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July 17, 2013

Literature Research Paper on William Blake, Acebe, Hughes

Literature Research Paper
All these three writers William Blake, Chinua Achebe and Lagston Hughes explore the themes of social inequalities, injustice, culture, and gender relations in their works. In The Chimney Sweeper, William Black is highly critical of church and social authorities as they fail to supply the innocent boy with enough resources to eke out a decent living. The child is utterly exploited and there is nobody who can assuage his helplessness and haplessness.
 The poem paints the quandary of the young chimney sweepers and their gloomy, hard lives described by the perspective of a young naive boy. The pre-dominant ambiance of the poem is very bleak and pessimistic. However grim the reality is, the young boy falls into oblivion escaping from the hardships of life though only temporarily. 
Strong and significant wordplay such as ‘weep, instead of sweep, the use of the color black, and coffins, all give an stern appearance to the first couple of stanzas of the poem. The young boy in the beginning of the poem does not seem to understand the severity of his condition and does not even lament the death of his mother.
William Blake poem The Chimney Sweeper’ divulges the distressing fate of a poor chimney sweeper whose mother had passed away when he was very young. As a result, the father sold out the boy either due to the fact that he could not take care of him or for greed. The imaginative ingenuity of a poet makes the poem a perfect blend and association between fantasies and grim social realities.
In addition to this picture-perfect illustration, the poem also narrates quite dexterity, the joy and the joy and pain, laughter and tears that one encounters. The poem evinces that the children never lose sight of optimism and have a positive outlook towards life.  They seek to enjoy life as it comes and are not afraid on anything immortal such as death.
The chimney sweeper does not seem to realize the severity of his abject living conditions.  Not only this, he also shares the predicament of his friend who is worried after having his hair shaved due to his job. This forcible act saddens because he likens it to humiliation that this boy had to undergo.

By comparing Tom’s head to a “lamb’s back” the young boy evokes the image of childish, healthy locks being brought to the floor and exposing a cold bare head.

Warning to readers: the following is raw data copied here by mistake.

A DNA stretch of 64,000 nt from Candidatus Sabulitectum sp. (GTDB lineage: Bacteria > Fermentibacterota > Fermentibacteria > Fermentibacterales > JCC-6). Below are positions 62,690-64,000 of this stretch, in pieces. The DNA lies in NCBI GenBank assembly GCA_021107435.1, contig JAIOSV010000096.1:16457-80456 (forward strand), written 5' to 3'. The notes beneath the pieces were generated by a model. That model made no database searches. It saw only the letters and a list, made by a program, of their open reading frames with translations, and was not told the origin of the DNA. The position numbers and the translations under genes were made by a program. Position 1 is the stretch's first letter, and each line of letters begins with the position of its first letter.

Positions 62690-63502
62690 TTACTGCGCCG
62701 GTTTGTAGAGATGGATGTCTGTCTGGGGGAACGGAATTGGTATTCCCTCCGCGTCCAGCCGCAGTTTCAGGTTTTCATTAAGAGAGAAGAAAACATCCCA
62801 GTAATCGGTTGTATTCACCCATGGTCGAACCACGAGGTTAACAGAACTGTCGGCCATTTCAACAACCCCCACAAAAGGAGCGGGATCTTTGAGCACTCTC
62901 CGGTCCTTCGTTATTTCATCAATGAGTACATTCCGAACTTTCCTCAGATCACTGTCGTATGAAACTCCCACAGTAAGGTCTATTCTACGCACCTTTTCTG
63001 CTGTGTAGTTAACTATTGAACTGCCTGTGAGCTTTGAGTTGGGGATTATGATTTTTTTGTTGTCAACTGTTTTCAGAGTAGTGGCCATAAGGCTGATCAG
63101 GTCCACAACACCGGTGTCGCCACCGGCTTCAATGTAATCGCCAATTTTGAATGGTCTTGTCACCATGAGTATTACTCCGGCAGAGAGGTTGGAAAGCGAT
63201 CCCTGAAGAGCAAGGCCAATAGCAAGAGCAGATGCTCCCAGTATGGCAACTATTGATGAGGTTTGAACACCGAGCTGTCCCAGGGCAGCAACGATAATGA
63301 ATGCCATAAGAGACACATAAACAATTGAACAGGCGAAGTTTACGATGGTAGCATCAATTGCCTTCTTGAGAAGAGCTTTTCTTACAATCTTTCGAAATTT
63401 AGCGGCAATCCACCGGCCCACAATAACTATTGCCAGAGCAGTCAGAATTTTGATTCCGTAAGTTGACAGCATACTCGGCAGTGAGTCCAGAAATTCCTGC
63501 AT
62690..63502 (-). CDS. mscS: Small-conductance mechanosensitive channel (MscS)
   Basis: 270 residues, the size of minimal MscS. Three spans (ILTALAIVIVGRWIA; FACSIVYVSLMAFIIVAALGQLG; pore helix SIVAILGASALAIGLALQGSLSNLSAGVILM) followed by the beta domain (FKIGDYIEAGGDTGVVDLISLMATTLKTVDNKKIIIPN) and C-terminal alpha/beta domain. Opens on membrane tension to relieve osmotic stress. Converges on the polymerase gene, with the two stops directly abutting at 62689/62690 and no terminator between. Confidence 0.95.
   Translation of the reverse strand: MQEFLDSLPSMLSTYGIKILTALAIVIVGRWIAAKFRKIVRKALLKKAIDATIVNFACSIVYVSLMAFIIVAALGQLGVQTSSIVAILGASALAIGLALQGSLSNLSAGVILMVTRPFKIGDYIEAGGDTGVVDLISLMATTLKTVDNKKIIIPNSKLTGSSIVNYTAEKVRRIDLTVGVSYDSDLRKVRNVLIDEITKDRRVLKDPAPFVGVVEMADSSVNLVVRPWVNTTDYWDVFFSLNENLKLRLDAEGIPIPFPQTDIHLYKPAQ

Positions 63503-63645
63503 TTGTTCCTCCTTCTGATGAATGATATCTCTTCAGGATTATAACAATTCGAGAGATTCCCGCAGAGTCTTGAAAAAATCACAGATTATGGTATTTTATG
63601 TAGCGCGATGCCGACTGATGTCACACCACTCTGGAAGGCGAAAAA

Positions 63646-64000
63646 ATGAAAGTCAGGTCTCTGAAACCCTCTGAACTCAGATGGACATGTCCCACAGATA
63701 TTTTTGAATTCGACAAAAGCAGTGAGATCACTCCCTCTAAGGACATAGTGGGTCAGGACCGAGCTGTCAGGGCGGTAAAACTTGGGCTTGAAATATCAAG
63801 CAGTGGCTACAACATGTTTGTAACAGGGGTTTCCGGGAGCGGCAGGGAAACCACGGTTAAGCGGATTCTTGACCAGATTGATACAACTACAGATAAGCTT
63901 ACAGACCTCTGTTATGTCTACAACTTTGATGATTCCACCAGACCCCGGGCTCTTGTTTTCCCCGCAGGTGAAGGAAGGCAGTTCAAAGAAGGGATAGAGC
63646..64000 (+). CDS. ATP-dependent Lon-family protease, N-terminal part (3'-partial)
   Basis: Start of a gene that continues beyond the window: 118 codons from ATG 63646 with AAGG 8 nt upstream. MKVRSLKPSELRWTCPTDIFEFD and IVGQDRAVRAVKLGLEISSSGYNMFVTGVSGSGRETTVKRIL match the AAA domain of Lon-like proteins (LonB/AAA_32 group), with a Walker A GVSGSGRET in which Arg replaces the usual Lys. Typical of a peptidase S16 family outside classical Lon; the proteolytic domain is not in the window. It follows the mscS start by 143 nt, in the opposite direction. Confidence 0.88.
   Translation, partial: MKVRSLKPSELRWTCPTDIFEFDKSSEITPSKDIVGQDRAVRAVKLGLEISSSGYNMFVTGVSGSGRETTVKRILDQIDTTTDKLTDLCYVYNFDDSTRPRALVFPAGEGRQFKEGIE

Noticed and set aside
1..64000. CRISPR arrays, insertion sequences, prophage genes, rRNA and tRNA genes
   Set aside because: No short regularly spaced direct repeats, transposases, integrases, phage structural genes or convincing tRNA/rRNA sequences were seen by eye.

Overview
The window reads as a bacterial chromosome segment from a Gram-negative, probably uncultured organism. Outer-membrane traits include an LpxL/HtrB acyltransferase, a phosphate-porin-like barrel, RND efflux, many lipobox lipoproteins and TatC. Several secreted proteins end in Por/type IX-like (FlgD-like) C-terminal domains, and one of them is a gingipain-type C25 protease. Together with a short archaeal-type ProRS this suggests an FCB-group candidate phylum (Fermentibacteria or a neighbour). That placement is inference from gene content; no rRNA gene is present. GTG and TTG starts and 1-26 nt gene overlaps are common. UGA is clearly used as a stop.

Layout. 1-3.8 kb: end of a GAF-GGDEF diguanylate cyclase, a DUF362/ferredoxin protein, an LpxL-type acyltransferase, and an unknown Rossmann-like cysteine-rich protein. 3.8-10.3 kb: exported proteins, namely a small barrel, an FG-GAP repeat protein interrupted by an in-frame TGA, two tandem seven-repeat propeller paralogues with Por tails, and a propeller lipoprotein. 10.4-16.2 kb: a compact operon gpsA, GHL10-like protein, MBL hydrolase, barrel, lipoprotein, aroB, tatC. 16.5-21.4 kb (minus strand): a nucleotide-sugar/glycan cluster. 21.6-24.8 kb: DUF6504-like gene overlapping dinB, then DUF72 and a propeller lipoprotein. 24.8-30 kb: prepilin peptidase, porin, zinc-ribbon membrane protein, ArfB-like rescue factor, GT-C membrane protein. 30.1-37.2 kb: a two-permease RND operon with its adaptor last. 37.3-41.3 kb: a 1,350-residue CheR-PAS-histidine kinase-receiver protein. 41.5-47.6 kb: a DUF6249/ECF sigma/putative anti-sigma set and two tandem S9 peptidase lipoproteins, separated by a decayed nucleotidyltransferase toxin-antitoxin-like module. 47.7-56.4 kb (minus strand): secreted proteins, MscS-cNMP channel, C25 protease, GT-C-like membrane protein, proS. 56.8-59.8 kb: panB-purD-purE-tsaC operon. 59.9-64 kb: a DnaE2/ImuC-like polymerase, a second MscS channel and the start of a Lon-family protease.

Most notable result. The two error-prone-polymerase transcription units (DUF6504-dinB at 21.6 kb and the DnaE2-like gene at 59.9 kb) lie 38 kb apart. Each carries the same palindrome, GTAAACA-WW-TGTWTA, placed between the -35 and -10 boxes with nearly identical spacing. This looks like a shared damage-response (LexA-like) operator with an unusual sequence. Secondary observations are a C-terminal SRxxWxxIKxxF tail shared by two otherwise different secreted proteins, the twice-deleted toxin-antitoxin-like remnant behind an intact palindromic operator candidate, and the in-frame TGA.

The somber tone is changed by the unanticipated contrast of lighthearted images such as an “Angel with a bright key” (13) and “down a green plain leaping laughing they run” (15) present in the third and fourth stanzas correspondent to Tom’s dream.
In his dream, Tom first pictured his friends and he locked inside black coffins, which symbolize the dark narrow passages of the chimneys. The boys were all released from the coffins by an Angel and afterwards washed themselves up and played and no longer had to
carry their sweeping bags.
This dream is symbolic of the lost and tarnished childhood.  These young boys receive no reprieve from the Church or other social institutions as they remain dirty and dingy most of the times. They are maltreated, humiliated and exploited at the hands of capitalistic lot.  Consequently, they are exposed to getting burned and killed inside the chimneys—the black coffins.
This contrast of the colorful, warm, and happy dream only deepens the cold, dark ambiance of the boys’ reality. Even though unreal, the dream achieves a magnitude big enough to soothe the boy on its way to work on the next day. Amid the child’s helplessness and naivety all the reader can do is to feel sorry and sympathize with these kids’ eminent, dark fates.
"A Dead Man's Path" is a short story about a brilliant and striving headmaster named Obi who soon finds that his ignorance over the ancestry of his people can lead him to the worst of fates. Tradition is the main theme of the story. The purpose of ancient path is discovered and relations from Obi and villagers highlight significance of tradition. With the advancement of the story, Obi rejects the culture that his ancestors used to follow after finding that the passion a person and his adherence to beliefs can overcome the obstacles whether the headmaster wants that or not. The novel foregrounds the importance of respecting and commemorating traditions no matter how old-fashioned or narrow-minded they may see because the live in the hearts of people who follow them.
The story is in Africa, and Obi, the main character, had just received news that he would be running a school that had been in dire need of help within the region. Obi is a bright young individual, and both he and his wife act as representatives to a more modern way of viewing the world. Chinua Achebe further shows this fact very early in the story, on the third paragraph: "'We shall do our best,' she (Obi's wife) replied. 'We shall have such beautiful gardens and everything will be just modern and delightful.'" (Achebe 476). They are energetic and spirited, especially Obi, who is ambitious enough to want to see that his new school will be the best that he can make it.
In Theme for English B, the speaker’s English teacher challenges him to write the truth about himself.  Having completed this assignment, the narrator comes to terms with the fact that truth is too wide and complex a subject to be narrated on a paper. This exercise compels him to dig his own identity as well as that of the instructor. The poem is redolent of the deceptive nature of society in which truth becomes an anomaly. All in all, these writers set out to explore the themes of social inequalities, tradition, and culture. The theme of poverty echoes throughout these novels.
Roberts, Edgar, (1988) “Writing themes about literature” Prentice-Hall


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